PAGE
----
Why Female Lawyers Leave

April 17, 2014 Legal Industry News

women lawyers leaving law practiceFemale lawyer numbers have been on the rise over the years. The number of female working in the legal field and/or enrolled in law school is almost equal to their male counterparts. However, more female lawyers leave the profession and find other career paths for themselves. Why does this happen so often?

 

One reason is because they are too connected. Being chained to your email can hinder your ability to handle a stable work-life balance. female normally have to balance working, family, home, and social schedules, and being able to keep track of everything can become overwhelming over time. Many female say there is a lack of flexibility in their law firm, so they choose to leave in order to become more stable.

 

Other females say they feel a lack of meaning in their firm. They might have chosen a practice area that is not as interesting to them, or lost their passion for the work they do. Finding a career that you love and challenges you is important when it comes to finding a perfect career choice.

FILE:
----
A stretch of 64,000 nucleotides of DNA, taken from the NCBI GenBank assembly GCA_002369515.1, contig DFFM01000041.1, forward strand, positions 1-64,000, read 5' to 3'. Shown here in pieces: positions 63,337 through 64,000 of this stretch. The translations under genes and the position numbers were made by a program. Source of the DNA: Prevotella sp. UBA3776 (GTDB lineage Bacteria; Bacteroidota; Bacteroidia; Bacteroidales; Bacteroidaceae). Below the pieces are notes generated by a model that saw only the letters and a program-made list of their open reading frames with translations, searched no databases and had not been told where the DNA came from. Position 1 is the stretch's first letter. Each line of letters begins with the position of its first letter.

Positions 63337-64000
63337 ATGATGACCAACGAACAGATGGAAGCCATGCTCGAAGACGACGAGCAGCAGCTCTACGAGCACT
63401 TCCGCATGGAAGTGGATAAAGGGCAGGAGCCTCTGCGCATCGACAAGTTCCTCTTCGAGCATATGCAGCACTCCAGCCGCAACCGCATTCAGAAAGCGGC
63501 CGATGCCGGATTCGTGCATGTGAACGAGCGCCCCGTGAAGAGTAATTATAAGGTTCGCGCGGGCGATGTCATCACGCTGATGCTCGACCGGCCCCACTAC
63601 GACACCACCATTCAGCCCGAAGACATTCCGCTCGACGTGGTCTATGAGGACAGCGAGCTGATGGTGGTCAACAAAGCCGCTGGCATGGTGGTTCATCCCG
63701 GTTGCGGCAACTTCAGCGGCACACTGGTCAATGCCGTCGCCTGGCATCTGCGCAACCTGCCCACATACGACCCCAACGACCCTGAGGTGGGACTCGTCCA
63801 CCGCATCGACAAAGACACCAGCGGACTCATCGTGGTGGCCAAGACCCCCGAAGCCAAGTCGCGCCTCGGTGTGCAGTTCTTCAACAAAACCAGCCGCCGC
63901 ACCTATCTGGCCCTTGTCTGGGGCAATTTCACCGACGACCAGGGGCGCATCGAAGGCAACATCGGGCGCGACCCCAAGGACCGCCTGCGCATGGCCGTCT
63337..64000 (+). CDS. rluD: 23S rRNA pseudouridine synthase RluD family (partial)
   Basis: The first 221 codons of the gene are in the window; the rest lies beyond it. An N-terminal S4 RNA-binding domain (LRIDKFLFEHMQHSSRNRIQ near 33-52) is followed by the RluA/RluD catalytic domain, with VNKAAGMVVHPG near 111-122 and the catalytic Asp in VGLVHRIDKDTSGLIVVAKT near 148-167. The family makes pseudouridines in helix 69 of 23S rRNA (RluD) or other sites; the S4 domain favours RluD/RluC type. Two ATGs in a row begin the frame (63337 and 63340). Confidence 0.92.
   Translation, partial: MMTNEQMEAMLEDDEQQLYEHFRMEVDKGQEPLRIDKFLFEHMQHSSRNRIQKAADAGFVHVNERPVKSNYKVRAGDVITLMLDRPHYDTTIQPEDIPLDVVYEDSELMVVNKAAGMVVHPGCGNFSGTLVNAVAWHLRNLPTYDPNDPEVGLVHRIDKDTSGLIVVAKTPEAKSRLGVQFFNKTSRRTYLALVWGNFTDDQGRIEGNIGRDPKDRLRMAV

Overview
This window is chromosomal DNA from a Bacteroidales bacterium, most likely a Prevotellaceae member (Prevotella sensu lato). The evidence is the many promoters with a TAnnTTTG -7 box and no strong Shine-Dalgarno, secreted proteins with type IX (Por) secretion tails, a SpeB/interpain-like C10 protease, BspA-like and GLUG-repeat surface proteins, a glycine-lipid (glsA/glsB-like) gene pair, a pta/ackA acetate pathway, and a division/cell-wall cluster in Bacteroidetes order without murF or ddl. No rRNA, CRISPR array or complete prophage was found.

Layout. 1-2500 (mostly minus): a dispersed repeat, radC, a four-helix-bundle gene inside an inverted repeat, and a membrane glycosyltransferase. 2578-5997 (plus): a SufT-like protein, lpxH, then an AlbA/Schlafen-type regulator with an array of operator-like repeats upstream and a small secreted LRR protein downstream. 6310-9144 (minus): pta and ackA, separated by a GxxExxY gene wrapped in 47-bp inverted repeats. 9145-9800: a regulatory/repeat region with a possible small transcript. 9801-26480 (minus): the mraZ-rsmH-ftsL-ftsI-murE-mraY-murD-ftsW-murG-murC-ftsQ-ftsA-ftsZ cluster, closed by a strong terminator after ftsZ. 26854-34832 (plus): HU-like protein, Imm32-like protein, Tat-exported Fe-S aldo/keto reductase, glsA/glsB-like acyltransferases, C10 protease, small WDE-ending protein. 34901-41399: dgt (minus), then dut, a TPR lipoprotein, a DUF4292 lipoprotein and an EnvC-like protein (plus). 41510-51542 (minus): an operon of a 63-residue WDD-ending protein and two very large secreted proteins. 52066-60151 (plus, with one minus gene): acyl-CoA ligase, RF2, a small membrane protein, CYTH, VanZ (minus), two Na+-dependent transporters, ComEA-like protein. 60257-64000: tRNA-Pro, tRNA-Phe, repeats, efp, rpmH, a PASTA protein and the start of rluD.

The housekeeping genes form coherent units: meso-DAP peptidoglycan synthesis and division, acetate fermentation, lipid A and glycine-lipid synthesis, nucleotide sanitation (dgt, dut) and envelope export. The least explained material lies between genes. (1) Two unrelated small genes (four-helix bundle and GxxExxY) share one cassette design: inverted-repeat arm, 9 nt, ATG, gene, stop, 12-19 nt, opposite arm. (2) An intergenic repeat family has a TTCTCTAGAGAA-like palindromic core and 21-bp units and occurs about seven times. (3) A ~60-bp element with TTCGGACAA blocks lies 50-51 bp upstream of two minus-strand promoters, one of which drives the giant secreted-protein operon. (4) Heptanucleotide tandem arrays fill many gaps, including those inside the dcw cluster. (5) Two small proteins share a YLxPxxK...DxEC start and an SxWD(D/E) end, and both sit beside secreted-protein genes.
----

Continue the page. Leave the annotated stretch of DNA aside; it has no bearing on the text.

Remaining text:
Law firm culture and environment can also be another reason why a woman would choose to leave a law firm. If a law firm is too demanding or competitive, an employee might feel overwhelmed with the expectations of the firm, and as if they can not live up to what is expected Also, of the top 200 law firms in the United States, only 4% have female as managing partners in total. The lack of female in power roles can make new associates feel as if they will not be able to reach that level, and lower their motivation to work their way up.

 

Female lawyers may be facing challenges in the work place more than their male counterparts. However, some law firms have taken notice and are working to close the gender gap, especially at smaller firms. Last year, Working Mother magazine and Flex-Time Lawyers released a list of the top 50 best law firms for female. Among the list includes Baker & McKenzie, Chapman and Cutler, Cooley, Crowell and Moring, and DLA Piper (USA). At these firms, nearly 78% of them have one or more female among their top 10 rainmakers. Also, 19% of the equity partners are female, which is a great improvement since female are less likely to become equity partners at law firms.

In the end, law firms are taking notice for the lack of female receiving promotions and have begun working towards changing this issue. As time goes on, we expect to see more female moving up their law firm’s promotion ladder, and an abundance of female staying in the legal field.

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